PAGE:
For the last month, I have been preparing to leave Seoul for a destination unknown. As if moving from one foreign country to another is not enough, I have to go and add mystery and intrigue to an already challenging endeavor. I didn’t intend it that way; that’s just what life had in store for me.
After flirting with six cities on three separate continents, I finally have a destination. And as often happens in these cases, I have come full circle around the globe back to my original plan. It is no secret to anyone who has visited this space for the last year and a half that Japan stole my heart in a very big way. Since returning from Tokyo last October, Seoul has just not been the same. And so in two weeks time, I will be on my way back to Okinawa, Japan to spend a year or more with the sand and surf, riding bicycles and learning to sail, cooking with friends and exploring mainland Japan on the occasional weekend. After four years of futuristic, fast-paced megacities, it will be a welcome break from city living. With all the benefits of being in Japan.
On Sunday, I moved out of my beloved loft apartment in Sinchon. It’s been a faithful home for the last two years, and I took a deep breath when I took that last peek through the door before letting it close. Saturday night, a few friends gathered to wine up on the blue couch before it was taken away to Erik’s the next morning. I’ll have you know we gave that apartment a great send-off.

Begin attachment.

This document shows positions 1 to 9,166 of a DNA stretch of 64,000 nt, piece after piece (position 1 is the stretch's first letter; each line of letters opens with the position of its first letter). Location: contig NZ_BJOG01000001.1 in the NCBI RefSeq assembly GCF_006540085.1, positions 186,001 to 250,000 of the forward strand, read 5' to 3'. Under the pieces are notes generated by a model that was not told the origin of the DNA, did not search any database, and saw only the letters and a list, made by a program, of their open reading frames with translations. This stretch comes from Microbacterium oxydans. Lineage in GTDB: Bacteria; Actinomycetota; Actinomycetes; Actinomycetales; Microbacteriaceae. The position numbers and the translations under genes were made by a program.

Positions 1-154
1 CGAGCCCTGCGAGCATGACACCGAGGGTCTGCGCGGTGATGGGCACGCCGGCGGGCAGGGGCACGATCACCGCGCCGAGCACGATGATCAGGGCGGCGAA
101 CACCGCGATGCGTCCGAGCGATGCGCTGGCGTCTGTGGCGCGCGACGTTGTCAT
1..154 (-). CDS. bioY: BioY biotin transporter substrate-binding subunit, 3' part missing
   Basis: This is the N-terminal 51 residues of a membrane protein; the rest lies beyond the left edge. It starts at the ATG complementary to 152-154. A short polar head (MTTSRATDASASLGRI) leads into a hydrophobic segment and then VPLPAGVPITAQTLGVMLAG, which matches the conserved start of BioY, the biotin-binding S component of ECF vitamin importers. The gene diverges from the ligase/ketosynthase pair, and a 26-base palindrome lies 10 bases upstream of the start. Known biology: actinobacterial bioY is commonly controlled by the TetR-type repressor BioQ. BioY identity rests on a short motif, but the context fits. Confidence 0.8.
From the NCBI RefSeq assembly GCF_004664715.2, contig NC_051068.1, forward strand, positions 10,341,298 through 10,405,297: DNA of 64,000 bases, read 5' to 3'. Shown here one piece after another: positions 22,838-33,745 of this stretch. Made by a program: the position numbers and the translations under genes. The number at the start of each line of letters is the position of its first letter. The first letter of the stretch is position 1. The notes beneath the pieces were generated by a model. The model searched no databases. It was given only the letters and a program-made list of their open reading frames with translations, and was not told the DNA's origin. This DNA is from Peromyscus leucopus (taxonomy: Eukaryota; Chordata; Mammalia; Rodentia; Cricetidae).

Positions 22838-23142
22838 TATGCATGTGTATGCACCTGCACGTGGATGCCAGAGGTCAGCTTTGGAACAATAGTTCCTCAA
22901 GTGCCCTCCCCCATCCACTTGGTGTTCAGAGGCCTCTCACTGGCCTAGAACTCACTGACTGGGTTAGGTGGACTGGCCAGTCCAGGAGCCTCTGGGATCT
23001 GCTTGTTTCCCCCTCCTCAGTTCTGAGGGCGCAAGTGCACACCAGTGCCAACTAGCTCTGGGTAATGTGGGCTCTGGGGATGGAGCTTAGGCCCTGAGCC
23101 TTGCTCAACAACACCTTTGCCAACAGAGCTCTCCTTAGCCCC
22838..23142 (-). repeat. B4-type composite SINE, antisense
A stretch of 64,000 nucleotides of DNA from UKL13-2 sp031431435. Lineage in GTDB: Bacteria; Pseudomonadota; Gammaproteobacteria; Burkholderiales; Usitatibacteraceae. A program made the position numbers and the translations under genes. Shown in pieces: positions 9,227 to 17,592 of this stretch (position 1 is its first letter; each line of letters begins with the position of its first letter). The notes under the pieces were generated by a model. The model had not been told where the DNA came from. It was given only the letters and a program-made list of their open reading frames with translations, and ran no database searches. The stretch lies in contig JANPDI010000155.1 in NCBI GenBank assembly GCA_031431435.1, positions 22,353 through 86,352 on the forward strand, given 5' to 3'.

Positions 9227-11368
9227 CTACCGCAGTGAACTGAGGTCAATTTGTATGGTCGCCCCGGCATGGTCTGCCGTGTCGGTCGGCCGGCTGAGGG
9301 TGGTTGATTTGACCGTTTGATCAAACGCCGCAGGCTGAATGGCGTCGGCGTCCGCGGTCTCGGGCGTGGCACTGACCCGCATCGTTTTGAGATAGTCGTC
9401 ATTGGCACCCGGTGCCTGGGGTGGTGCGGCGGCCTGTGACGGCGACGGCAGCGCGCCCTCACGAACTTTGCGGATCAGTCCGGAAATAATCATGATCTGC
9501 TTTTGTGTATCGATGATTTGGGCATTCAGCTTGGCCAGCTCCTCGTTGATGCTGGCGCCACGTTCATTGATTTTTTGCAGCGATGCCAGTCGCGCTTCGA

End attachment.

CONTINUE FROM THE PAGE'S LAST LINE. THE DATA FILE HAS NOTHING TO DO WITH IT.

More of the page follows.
In the last two years, I have watched a lot through those windows. Car accidents, motorbike accidents, student protests, late night drunkards and my very favorite part: the Friday Night Apgujeong Riders, a group of tricked out motorcycles with multicolored lights and musical horns that come blazing past at 3am on the dot every Friday night. Even when they wake me up, they always make me giggle. I mean really. A horn that plays La Cucaracha in Korea.
I’ve seen countless sunsets, thunderstorms, snow storms and brilliant blue sky days. It being Seoul, I’ve also seen the apocalypse more times than I care to count, thanks to the immense amounts of air pollution both produced locally and imported from China. But through those big windows, whatever is going on outside in the skies takes on a magical, movie screen quality. I’ve become the fastest lens changer in the east, slamming on that wide angle every time the sky went magical on me. What I’ve collected in two years, I’ve put together for you on Vimeo. I hope you enjoy.
Apologies for the poor video quality, and let’s not discuss the sensor scob from my old D80 which makes a frequent cameo appearance. When I am feeling more perfectionistic and expert level at video output, I will upload a higher quality version. But if I tried to do that now, you would be seeing this sometime in 2012.